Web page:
Everyone seems to have heard of a simple formula for determining when you should consider filing a chapter 7 or chapter 13 bankruptcy. The problem is that once you start looking for the formula, it becomes apparent that there are numerous versions, and none of them seem to agree with one another.
Many seem to think that its the sheer total of all your debts that indicates you are a candidate for bankruptcy but that cant be right, can it? If you have a $200,000 mortgage and can handle the payments, thats a far cry from having $200,000 in credit card debt and not being able to handle the payments.
Or how about the one about your debt-to-income ratio will that tell you whether you should be considering bankruptcy? Probably not. Many persons debts total three or four times their annual income, yet they can handle the payments without much trouble, depending on the type of debts and the interest rates the debts carry.
Maybe the total of your monthly debt payments compared to your net monthly income? How about that one? For example, what if your monthly debt payments total more than half your monthly income? This formula at least makes some sense, but once again, its only a rule of thumb. It would easy for many persons living alone to make debt payments totaling half their monthly income, while the breadwinner of an eight person household might find it impossible to pay that much income toward debt payments.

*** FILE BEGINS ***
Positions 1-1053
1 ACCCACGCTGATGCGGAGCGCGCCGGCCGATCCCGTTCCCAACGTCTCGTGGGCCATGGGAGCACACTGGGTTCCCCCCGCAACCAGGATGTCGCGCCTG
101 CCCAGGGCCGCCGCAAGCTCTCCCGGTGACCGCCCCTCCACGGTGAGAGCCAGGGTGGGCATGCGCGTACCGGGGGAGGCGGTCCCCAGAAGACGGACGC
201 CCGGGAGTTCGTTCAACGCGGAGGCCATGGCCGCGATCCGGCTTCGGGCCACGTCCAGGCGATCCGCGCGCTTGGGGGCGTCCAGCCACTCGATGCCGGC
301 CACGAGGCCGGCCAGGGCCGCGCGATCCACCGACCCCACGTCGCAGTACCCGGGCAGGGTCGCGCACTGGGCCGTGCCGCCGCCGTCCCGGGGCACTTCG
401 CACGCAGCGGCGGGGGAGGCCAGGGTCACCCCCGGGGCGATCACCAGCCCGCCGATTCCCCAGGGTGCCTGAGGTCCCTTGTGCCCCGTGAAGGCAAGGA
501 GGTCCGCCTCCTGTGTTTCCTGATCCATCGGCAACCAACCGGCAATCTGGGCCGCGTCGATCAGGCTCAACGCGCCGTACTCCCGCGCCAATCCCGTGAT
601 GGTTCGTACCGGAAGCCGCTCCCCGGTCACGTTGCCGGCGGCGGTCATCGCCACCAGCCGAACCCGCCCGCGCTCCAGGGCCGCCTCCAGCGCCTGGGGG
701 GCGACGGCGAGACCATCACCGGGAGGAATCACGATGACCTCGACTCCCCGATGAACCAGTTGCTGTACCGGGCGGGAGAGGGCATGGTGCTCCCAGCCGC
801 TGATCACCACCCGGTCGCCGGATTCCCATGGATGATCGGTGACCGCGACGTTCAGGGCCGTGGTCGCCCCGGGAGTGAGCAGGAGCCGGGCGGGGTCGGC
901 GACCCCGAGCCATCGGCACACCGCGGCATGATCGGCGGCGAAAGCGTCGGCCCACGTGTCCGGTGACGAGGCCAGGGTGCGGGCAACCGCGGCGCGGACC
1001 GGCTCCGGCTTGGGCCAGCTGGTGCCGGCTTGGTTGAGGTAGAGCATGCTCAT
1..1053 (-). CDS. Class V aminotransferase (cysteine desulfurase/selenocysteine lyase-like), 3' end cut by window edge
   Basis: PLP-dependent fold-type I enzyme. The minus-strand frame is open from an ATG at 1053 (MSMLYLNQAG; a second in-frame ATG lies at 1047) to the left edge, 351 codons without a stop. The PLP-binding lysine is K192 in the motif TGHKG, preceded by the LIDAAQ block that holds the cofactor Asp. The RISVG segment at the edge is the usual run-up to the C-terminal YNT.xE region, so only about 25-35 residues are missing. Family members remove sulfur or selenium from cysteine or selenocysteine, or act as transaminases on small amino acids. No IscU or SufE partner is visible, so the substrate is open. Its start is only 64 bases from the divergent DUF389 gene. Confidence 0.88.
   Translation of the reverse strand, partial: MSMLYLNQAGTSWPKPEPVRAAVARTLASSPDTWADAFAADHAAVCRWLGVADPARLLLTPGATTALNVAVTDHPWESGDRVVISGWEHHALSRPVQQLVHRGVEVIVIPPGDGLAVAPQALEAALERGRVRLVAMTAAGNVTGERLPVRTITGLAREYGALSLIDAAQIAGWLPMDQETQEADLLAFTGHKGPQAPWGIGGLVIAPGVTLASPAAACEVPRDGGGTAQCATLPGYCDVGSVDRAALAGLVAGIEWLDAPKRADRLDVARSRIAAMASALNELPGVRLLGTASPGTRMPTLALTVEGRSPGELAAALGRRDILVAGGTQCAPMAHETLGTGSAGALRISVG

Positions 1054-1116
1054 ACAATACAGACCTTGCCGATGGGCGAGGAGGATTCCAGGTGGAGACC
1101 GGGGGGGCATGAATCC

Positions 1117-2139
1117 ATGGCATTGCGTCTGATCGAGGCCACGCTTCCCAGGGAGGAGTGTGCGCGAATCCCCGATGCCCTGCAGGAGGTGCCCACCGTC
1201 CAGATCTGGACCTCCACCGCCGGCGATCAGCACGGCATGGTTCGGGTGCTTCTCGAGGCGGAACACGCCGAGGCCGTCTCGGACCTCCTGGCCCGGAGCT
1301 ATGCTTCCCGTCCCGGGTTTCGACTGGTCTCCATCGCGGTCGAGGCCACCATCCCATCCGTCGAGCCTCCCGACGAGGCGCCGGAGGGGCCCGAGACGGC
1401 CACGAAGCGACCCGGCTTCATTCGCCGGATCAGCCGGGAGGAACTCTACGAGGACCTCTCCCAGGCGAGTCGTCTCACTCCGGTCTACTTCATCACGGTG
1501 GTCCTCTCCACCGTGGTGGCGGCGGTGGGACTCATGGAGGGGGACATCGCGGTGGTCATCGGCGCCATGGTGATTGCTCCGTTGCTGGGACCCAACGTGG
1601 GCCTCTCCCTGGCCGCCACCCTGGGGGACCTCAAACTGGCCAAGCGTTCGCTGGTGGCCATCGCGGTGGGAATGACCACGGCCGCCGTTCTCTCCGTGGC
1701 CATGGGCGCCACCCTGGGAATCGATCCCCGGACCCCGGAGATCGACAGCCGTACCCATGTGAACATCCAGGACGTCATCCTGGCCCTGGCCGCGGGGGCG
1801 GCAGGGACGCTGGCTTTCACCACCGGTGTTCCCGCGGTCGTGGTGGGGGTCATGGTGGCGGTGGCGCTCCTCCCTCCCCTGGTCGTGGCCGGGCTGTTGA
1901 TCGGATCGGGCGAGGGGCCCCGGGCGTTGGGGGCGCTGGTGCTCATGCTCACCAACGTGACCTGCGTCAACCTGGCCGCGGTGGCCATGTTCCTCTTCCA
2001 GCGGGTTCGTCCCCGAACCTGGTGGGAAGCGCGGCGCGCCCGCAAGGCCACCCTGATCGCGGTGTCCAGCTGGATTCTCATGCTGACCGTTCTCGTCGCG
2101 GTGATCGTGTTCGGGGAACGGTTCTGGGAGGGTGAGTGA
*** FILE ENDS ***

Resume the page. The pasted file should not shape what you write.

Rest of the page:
By now, you are probably beginning to see where the answer lies. The formula for helping decide whether you should consider bankruptcy is complicated. In fact, calling it a formula might even be a stretch. Instead, we might just call it an old fashioned mathematical excercise involving a sheet of paper, a calculator and your pile of monthly bills.
Heres what you should focus on: finding out how much net monthly income you typically bring into your household; totalling up the monthly payments on your debts (but excluding your rent or mortgage and your car payment); and adding all of your necessary monthly living expenses, such as rent or mortgage, car payment, groceries, utilities, and the like.
The formula for determing whether you are candidate for bankruptcy goes like this: if your net monthly income, minus the monthly payments on your debts, leaves you without enough money to pay for your necessary monthly living expenses, then your monthly household budget is broken. This means you need to take action to fix your broken budget.
Such action could include getting a second job to increase your income, or cutting back on living expenses which you decide, after giving it some thought, you can live without. However, you should consider bankruptcy as an option when there is no reasonable way for you to either increase income or reduce living expenses.
While filing chapter 7 or chapter 13 bankruptcy will usually have no effect on your monthly living expenses, bankruptcy will eliminate most of your unsecured debts, taking your monthly payments on debts away from you. Without the need for you to make overwhelmingly large monthly payments on old debts, you can plug your monthly income and expenses figures into the above formula and the result will show you whether, and how much, filing bankruptcy can help you.